Guy Walks into a Bar (a series)

A Guide for Comedians. Stories for Comedy Fans.

Original Improv -vs- Canned Goods (#13)

“Things Happen”

Like life, or most any job, no two days are the same. In comedy, as nice of a vision as it is, people do not just arrive, sit down, laugh, and go home. Additionally, every venue is physically and visually different. I sincerely believe that “working off the cuff,” is a gift, unique to the individual on stage. But even if your personal background, or set of intellectual skills, are not akin to this (always well received) spice, that you add to your material, why be predictable?

Canned Goods – common phrases, contrived observations, and heckler comebacks – STOCK as they are known in the industry – might be an accessible crutch to use, that gets laughs, however it is lazy comedy! It deprives your audience of a genuine experience. Thinking on your feet and responding from your humorous instincts (if you’re blessed to have them) is the true testament of a “funny person!” This transcends being a funny Comic. But can it be taught?

As I spoke of, in my first installment of this newsletter (My First Time), “riffing” on what was happening in the moment and noticing the enormous response it conjured up from the crowd, was like the comedy Gods shone a light of realization on me. Reflection has shown me that this skill was engrained in me by my environmental and family upbringing, long before the choice to make strangers laugh. So no, it CANNOT be taught! However, a shift in your perspective (“You — the Comedian”) can be imparted. What you do with it and how successful you are with it, is uncertain. But it’s better than being a hack!

Given the reputation that I now proudly have earned (though certainly humbly), and built, amongst my peers in the business, I often kick myself when I think back to how I let this nasty toned Booker (Hy Einhorn) dissuade me from following my calling. I was on a personal excursion at the well-known Mount Airy Lodge, circa 1990. When the Comedian finished his show, I approached him at the side of the stage, while he was packing up to “run down to NYC for a late-night spot.” A very common occurrence at the time, but also, an excuse that many Comedians use to, get out of Dodge. I inquired, “who booked you for this?” Armed with a name and number, I proceeded to call the (aforementioned) Booker and was asked, “well, what do you do?” Duh, I make people laugh! Innocently and honestly, I actually replied, “I am very good at improvising and working the crowd…like Don Rickles and Pudgy. He responded, as if I had cursed his first-born child — “how dare you compare yourself to those geniuses!” YES, how dare I know early on in my career what I had a natural knack for. The booking never happened. I never called him again. And unfortunately, I let him color my perception of what was innate to me as a performer, for many years to come. Stupid Joe!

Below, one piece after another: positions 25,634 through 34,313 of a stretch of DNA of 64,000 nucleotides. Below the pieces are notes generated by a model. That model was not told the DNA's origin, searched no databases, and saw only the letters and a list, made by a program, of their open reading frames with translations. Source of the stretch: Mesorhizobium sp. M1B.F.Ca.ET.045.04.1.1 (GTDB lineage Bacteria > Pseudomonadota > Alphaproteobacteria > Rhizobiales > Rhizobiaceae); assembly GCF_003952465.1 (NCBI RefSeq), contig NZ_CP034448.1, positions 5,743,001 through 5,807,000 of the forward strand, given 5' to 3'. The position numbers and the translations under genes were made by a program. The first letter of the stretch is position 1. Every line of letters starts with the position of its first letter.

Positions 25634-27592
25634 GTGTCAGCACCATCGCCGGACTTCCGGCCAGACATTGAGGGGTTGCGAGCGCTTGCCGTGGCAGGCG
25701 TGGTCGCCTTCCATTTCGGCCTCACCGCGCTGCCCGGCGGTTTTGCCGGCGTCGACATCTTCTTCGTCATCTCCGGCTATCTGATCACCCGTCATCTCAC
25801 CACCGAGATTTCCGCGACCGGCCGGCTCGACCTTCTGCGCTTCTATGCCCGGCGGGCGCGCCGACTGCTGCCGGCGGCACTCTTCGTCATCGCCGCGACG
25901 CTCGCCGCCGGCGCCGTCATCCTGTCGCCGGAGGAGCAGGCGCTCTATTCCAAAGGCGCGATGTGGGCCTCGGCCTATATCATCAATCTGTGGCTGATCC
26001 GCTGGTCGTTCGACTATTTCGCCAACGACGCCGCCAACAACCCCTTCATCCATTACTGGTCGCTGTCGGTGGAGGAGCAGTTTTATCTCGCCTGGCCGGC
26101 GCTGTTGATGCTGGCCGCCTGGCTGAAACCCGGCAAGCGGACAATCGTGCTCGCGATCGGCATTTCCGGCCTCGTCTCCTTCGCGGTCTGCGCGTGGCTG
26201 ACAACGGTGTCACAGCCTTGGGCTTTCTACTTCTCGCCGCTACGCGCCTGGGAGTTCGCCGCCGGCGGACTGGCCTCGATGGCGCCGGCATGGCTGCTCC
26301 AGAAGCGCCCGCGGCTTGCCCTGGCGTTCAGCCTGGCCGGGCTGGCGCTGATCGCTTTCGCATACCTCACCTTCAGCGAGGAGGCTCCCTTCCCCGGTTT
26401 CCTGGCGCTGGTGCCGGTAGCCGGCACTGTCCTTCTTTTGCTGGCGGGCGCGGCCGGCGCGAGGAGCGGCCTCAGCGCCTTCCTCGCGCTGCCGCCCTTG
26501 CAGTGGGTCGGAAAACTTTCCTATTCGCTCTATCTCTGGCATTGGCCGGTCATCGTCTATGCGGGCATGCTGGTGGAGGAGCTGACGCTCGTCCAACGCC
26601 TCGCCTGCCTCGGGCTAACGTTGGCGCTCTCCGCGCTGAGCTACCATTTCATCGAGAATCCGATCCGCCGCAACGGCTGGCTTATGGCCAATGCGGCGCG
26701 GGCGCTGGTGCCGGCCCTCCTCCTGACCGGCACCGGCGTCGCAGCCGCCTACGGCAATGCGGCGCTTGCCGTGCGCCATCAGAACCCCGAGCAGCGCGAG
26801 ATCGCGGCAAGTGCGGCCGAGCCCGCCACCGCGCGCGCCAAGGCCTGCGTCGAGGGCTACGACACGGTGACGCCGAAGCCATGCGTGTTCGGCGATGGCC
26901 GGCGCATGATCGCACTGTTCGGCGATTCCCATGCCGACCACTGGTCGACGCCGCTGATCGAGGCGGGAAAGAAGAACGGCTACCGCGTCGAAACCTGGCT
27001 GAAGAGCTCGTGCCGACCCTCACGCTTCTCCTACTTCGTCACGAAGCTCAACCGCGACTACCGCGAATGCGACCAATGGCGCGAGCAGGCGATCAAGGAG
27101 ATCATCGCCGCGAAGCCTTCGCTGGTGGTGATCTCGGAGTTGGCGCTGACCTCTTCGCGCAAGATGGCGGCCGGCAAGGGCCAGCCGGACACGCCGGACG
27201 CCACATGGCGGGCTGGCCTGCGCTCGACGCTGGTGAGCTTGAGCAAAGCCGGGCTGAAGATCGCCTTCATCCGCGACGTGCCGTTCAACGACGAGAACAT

The upside to the story is that I dove headfirst into writing my material…my act, thinking that this is what I needed to be great at. Thank you, bitter Hy Einhorn, as you forced me to become a double threat — a great writer, who could also work free-style. Egotistically, I may have been a triple threat, if I were to include the many female encounters, which being good at my craft garnished for me, in my younger years.

I am writing about my abilities, with confidence. If only, I could feel this same confidence (even after 32 years) before taking the stage. I face each varied venue (because seldomly are gigs at legit comedy clubs, where audiences are typically ready and willing to just swallow up your written material and find you brilliant) with the fear that I may have lost this talent for improvisation. I over prepare and do not trust that the gift will arrive when it’s needed. With exception to the nights where I am disconnected from being a Stand-Up, or the audience is simply not there to laugh, the magic happens! Words come to me in the moment, that are funnier than anything I could have ever slaved over in my writing. A “happening” has just occurred, and it cannot be repeated the next night. When I exhale, on the car ride home, as opposed to reveling in my success, I hate myself for having put myself through self-doubt — and the anxiety that accompanies that — ALL OVER AGAIN.

Some Comedians write good jokes about universal (or fictitious) premises. They are to be credited for that. It is a style. However, the ones that write from their gut and personalize it, from a perspective that is undeniably theirs and theirs alone, are not only more connected and endearing to the public, but historically, those are the Comics that I have admired and aspired to be like. Improvisation follows these same unwritten rules. To observe your surroundings or absorb a moment/audience member (whether they are willing participants or not), and jump from that artistic plane, into the unknown, hoping that your parachute will open (aka words will be handed to your lips from some mystical place in your mind) is the definition of originality! For one example of trillions, because every second of life…including life onstage, is different from the last, I’ve chosen this simple stock line: